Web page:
Brussels, 21 April 2010
Successful launch for new EPSO selection procedure for EU officials
More than 51,000 people applied for the first selection competition for EU officials under the new system launched last month by the European Personnel Selection Office. Testing of the candidates began on 6 April and will continue until 21 May. Pre-selection testing will be done in centres across the EU, as well as in non-EU countries, as there were also 389 candidates in New York, 137 in China and 55 in Australia. For the first time, testing centres were established outside the EU, in recognition of the fact that many Europeans move outside Europe to study and work. Assessment centres will take place from September to November for candidates who are successful in the pre-selection tests, and reserve lists of successful candidates will be ready before Christmas. The average age of candidates for this round of selection is 32.6 years and the gender spread is 53.5 percent women and 46.5 percent men. The greatest number (56.4 percent) applied for the European Public Administration option, with 14.2 percent applying for law, 12.4 percent economics, 11.4 percent ICT and 5.7 percent audit.
"It's great to see so many people have applied for a career in the European Institutions," commented Maroš Šefčovič, Commission Vice-President for Inter-institutional Relations and Administration. "Despite the huge demand, I am pleased to say that EPSO's IT systems worked perfectly and EPSO was able to handle efficiently a huge surge in applications. Testing has begun already and we are scheduled to have lists of successful candidates by Christmas. First impressions are that the new system is working very smoothly."
On 16 March, EPSO launched a modernised and streamlined selection procedure for EU officials, with its first competition for Administrators under the new arrangements. The new system establishes annual competitions for the most common job profiles, thus allowing candidates to plan their applications more effectively and helping strategic human resource planning by the EU institutions. It is faster and more efficient, involving fewer steps than the previous set-up. And it shifts the emphasis from knowledge to competency-based assessment, which is proven to be one of the best predictors of future job performance.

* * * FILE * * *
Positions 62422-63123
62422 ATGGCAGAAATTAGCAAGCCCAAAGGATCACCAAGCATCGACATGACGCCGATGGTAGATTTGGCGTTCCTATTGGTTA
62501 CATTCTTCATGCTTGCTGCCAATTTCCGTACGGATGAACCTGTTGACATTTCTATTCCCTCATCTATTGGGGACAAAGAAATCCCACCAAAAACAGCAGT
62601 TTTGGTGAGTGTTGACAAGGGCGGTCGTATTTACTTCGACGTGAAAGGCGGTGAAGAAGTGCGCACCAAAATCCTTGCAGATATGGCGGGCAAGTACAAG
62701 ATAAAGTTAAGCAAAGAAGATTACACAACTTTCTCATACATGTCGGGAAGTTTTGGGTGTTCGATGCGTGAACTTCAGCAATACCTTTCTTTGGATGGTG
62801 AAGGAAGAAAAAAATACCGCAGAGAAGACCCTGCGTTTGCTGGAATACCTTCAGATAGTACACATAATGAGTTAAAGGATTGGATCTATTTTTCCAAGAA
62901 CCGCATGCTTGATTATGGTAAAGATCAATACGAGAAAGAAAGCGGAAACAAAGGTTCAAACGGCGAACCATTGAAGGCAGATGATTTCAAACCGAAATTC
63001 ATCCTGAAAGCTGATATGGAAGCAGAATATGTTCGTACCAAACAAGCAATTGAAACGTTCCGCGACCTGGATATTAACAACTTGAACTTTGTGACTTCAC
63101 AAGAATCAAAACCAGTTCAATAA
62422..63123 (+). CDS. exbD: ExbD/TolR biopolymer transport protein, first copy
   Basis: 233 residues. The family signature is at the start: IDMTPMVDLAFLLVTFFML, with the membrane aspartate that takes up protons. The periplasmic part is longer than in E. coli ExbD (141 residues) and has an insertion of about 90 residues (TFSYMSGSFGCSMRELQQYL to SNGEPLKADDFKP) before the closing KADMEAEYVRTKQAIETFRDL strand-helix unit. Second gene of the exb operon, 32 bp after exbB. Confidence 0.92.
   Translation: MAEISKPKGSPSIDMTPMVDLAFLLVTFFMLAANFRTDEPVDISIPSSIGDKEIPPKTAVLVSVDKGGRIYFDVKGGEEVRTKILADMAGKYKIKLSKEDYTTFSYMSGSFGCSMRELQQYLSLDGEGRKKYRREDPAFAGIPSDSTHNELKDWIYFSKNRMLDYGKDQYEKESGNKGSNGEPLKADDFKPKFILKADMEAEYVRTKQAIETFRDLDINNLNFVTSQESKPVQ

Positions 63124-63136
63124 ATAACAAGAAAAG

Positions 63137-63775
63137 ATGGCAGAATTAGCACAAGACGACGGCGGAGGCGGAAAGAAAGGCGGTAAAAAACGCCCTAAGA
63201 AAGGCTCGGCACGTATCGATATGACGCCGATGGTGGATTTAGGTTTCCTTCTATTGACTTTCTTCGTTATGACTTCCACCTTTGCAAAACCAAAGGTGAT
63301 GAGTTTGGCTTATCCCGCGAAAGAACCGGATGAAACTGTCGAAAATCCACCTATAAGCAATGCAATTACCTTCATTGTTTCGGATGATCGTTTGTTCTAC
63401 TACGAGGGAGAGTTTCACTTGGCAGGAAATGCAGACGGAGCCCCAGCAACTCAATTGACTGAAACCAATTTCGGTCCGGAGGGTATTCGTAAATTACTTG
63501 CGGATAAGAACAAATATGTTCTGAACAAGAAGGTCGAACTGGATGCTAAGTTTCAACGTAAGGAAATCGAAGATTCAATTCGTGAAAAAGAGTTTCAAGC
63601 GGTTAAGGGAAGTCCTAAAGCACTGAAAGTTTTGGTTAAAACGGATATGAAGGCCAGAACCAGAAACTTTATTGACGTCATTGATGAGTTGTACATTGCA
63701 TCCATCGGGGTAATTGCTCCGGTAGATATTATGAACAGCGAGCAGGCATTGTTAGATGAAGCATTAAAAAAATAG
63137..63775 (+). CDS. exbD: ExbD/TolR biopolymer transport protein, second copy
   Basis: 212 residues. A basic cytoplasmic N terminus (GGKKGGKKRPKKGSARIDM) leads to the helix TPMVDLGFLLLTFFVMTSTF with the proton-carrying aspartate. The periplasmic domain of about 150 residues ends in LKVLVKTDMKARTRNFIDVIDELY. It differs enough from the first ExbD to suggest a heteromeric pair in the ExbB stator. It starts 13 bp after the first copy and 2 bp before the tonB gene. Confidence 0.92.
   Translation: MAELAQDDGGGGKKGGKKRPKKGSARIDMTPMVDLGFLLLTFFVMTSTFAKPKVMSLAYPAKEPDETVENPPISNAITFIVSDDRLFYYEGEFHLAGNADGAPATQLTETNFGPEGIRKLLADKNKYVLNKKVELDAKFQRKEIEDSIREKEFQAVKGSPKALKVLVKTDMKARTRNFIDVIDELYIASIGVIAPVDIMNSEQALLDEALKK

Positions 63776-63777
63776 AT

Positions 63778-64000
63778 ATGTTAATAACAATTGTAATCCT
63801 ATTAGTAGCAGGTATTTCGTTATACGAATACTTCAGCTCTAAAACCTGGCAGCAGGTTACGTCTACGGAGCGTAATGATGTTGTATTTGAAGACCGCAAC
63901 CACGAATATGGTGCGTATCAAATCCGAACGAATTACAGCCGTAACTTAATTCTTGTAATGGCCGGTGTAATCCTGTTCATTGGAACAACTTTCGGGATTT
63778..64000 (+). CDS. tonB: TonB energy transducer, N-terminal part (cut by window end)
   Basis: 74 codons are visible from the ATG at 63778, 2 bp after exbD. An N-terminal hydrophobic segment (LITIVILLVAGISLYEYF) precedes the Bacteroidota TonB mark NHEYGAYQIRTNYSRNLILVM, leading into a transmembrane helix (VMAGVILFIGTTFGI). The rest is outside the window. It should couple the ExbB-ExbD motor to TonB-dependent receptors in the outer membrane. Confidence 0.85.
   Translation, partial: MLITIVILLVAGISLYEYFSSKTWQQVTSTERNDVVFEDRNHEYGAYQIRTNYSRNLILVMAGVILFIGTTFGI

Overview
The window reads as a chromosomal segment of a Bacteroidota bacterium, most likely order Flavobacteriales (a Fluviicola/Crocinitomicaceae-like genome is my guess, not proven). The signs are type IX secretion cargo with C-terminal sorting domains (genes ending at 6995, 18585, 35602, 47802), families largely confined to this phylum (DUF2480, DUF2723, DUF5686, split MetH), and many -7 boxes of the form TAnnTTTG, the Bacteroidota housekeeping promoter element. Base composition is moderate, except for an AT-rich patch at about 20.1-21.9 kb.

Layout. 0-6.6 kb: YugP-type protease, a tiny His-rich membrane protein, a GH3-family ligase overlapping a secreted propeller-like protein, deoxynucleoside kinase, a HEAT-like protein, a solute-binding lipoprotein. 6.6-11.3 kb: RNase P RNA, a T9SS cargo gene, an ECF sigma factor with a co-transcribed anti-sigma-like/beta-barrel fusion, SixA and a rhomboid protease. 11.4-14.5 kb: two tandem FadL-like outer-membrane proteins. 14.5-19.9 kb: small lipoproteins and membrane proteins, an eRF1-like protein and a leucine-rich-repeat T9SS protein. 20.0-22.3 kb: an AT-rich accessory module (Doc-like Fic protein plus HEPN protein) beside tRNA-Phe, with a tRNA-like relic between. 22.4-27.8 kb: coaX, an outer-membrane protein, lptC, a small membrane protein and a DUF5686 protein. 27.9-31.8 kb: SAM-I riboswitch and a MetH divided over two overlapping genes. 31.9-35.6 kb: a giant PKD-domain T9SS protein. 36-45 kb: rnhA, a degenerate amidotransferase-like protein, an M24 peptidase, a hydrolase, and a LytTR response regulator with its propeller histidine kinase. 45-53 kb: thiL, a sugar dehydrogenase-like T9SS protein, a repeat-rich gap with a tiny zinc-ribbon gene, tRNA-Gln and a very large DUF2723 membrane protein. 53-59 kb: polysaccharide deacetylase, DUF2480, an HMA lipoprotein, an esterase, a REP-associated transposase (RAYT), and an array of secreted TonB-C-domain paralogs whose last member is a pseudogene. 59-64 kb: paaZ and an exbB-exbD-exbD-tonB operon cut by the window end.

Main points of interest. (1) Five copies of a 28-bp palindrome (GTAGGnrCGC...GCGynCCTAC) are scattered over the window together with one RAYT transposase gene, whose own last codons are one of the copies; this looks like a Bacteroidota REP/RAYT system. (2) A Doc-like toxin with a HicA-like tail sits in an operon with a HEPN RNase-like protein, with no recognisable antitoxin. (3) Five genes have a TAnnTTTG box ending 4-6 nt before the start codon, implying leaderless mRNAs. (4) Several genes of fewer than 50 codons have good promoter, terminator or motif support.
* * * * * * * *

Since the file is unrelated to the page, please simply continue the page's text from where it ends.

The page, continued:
EPSO has introduced a three-year rolling plan where institutions regularly assess their staffing needs. There will be annual competitions in three cycles, for Administrators, Assistants and Linguists, complemented by individual competitions for specialists. To end the situation where successful candidates often spend years on a list without actually finding a post, reserve lists will remain valid for just one year, until the following year's competition cycle is completed. Most candidates on reserve lists will be invited for interview. Participants will be able to receive feedback on their performance in the competition, thus avoiding lengthy review procedures.
EPSO's new selection procedure improves the quality and reliability of the process. A key principle is the shift from knowledge to competency-based assessment of job candidates. There are now just two stages in the procedure – computer-based pre-selection testing in individual countries and an assessment stage in Brussels. The new cycle will take between 5 and 9 months, rather than up to two years as is the case under the previous system.
Pre-selection still involves tests of cognitive ability and situational judgement, plus professional and language competency, depending on the profile sought. The previous test on EU knowledge no longer features in the first stage, but this will be assessed at the second stage alongside job-related exercises during the assessment.
The assessment phase allows all key competencies to be properly and reliably tested, with the emphasis on job-related abilities rather than factual knowledge. Exercises are selected to evaluate the desired skills, each of which are assessed at least twice. This stage comprises a full day or half day of tests depending on the type of competition. This is done in the candidate's second language (English, French or German), except for profiles requiring specific language skills. This replaces the lengthy two-stage written and oral test process. In addition to specific professional skills and knowledge, a number of core competencies are assessed, including analysis and problem solving, communication, delivering results, learning and development, prioritising and organising, resilience and working with others.
Selection boards will be professionalised, through the secondment to EPSO of permanent officials to act as selection board members, following targeted high-quality training and certification in competency-based assessment plus a greater use of expertise in HR. Successful candidates will be issued with a 'competency passport' setting out their performance in the assessment centre, which will be sent to the institutions to help with the recruitment process.